National Grid's chief executive has warned that Britain's energy supplies are likely to become even tighter as political interference puts investors off financing new UK power generators.
Steve Holliday said that “short-term interventions” by politicians has badly shaken confidence. “I have not felt things under threat in the way I feel today,” he said.
“There is a perception among foreign investors that the UK has had multiple political interventions and it needs to be careful.”
The investment shortfall that is likely to result from this lack of confidence will further increase the prospect of blackouts in an electricity grid already under heavy pressure following the closure of large chunks of Britain's generating capacity, much of it due to new laws on power station emissions, Mr Holliday said.
Mr Holliday stopped short of naming names, although Mr Miliband is clearly implicated, while well-publicised battles between the gas-focussed chancellor, George Osborne, and the renewable power-friendly Energy secretary are widely regarded to have played a role in scarring investors. Mr Osborne's decision to overrule Mr Davey's move to make Britain's electricity supply almost entirely green by 2030 is thought to have been particularly damaging to investor confidence, undermining the country's commitment to renewable energy.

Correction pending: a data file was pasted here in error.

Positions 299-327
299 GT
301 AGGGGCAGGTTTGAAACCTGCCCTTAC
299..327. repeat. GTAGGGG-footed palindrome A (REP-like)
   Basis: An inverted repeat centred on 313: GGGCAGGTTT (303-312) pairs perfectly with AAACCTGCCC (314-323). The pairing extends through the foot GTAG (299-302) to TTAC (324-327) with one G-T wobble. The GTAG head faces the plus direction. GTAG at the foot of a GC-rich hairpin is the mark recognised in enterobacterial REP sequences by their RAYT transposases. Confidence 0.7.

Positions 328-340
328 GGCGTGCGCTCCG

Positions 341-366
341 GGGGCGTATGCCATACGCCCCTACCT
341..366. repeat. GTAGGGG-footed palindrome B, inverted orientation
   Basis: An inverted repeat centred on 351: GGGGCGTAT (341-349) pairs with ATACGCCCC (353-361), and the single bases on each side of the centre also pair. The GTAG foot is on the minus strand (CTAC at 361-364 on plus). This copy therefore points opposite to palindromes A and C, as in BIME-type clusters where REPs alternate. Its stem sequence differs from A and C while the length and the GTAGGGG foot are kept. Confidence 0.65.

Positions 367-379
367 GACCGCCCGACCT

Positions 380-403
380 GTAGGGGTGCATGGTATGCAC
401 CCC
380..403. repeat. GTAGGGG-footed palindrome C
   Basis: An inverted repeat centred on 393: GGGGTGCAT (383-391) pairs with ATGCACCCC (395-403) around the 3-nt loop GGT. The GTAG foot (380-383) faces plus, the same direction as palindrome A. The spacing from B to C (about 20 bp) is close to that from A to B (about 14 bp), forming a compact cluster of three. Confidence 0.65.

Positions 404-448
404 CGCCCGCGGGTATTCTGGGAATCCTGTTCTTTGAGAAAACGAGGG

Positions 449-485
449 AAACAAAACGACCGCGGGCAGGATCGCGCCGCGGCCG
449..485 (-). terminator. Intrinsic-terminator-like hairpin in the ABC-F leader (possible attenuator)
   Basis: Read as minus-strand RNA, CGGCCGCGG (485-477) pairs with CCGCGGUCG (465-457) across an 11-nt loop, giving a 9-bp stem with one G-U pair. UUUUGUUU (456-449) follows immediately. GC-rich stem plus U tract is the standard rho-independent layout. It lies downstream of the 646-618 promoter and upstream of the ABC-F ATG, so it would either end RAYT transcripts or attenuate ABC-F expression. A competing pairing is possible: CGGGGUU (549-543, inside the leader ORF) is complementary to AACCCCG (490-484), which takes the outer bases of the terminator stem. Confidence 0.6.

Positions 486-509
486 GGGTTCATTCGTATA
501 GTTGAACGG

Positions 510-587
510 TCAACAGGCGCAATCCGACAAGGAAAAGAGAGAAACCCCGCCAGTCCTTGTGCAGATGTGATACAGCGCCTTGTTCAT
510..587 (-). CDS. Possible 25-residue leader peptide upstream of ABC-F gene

“Investors in new generators are waiting for clarity and surety and they don't have it. Conversations such as should we freeze bills? Should we do this?, are destabilising and raise the question of whether any legislation is likely to be interfered with afterwards,” said Mr Holliday.
“Affordability is an issue but a lot of investment is needed. People are wondering whether this debate is going to go on for years over important legislation. We need to start building new power generation in this country and we need to get on with it quickly. The point is that things are clearly getting tighter and we clearly do need to talk about generation in the UK,” he added.
National Grid, which announced a 7.0 per cent drop in first-half profit to £979m on the back of a weak US performance, had initially expected to connect about 6,000 megawatts of new power generators to the grid over the next three years. However, it now forecasts just 2,500 megawatts over the period, Mr Holliday said - adding that over the past year, some 7,500 megawatts of capacity had been shut down, with only about 700 megawatts opening, mostly in the form of wind power.
Against the backdrop of power station closures, about 30,000 megawatts of new generating capacity needs to be hooked up to the grid in the next decade, Mr Holliday added - suggesting that his concerns about investors concerns are well founded.